Our thoughts carry a lot of power. Someday they may even be able to help us fly an airplane. Researchers at the Wright Patterson Air Force base in Dayton, Ohio (my wife’s hometown), are working on a project that will allow pilots to fly planes with their minds.

A pilot would wear scalp monitors which pick up electrical signals from different points on his head. The monitors would be connected to a computer which would translate the electrical signals into mechanical commands for the airplane. The pilot could do everything from banking an airplane’s wings, to accelerating, to climbing thousands of feet in the air, just by controlling what he thinks.

The technology which would allow a person to control an airplane with his mind may be way ahead of its time, but the concept of mind control is nothing new. Our minds have incredible power to control the way we speak and act.

As we continue in our list of ways to T-H-I-N-K, we will discuss the “I” and “N.”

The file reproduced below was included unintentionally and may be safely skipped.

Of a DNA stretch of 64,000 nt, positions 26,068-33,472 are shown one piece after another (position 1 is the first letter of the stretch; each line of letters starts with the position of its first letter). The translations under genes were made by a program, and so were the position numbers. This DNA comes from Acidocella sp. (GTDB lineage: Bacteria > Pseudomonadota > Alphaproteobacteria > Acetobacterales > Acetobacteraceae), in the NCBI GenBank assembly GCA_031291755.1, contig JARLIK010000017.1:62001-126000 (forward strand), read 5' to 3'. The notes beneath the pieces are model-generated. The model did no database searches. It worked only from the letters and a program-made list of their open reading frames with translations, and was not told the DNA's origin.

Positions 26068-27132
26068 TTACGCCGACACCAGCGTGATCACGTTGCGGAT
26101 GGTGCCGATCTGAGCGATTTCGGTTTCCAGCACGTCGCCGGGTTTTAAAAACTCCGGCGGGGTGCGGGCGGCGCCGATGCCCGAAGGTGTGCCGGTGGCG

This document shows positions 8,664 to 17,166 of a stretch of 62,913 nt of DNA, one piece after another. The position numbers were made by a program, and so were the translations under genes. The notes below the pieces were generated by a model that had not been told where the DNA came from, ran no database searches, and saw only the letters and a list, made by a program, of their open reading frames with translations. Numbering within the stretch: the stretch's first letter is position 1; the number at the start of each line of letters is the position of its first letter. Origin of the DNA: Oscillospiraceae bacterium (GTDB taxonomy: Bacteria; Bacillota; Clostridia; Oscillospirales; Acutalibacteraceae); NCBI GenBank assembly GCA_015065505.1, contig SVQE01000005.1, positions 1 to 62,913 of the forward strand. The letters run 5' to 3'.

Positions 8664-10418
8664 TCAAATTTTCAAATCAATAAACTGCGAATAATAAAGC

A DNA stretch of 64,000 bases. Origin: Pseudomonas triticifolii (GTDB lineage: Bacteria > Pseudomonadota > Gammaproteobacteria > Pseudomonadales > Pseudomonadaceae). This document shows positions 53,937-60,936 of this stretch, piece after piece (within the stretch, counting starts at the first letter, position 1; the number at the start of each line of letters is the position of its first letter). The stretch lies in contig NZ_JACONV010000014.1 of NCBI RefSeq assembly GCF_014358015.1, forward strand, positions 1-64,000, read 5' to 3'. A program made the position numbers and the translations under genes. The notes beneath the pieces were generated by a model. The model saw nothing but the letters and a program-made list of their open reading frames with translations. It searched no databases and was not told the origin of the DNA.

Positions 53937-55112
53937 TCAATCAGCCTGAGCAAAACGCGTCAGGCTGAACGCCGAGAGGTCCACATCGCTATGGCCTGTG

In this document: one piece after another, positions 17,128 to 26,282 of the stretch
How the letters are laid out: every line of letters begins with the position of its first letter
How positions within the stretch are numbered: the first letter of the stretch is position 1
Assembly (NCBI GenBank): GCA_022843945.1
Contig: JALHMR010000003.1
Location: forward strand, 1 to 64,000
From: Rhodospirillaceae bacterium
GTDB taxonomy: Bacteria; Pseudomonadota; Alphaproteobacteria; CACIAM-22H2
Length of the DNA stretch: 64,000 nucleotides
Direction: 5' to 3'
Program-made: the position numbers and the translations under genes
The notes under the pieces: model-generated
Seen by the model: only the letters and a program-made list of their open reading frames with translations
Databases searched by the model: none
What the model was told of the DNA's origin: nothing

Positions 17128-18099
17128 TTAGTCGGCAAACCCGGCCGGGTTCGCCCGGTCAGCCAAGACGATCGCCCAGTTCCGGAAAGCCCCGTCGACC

First, we should ask ourselves, is it inspiring? Would our words bring encouragement to someone if they were overheard? If they won’t build the other person up, then maybe we shouldn’t use them. (This also applies to criticism. Constructive criticism will build a person up, but destructive criticism will tear them down.)

Next we should ask, is it necessary? There are plenty of things we say for the sake of conversation which are best left unsaid. We realize this by the way other people respond to our words — but by then it’s too late. The damage has already been done. If it doesn’t need to be said, then we’re probably better off keeping our mouths shut.

Our thoughts become words and actions which have the power to make someone’s day . . . or ruin it. Strive to be inspiring with your comments and conduct. Make an effort to only say those things which are necessary — and you and others will be flying high.

Devotional by Dr. James A. Scudder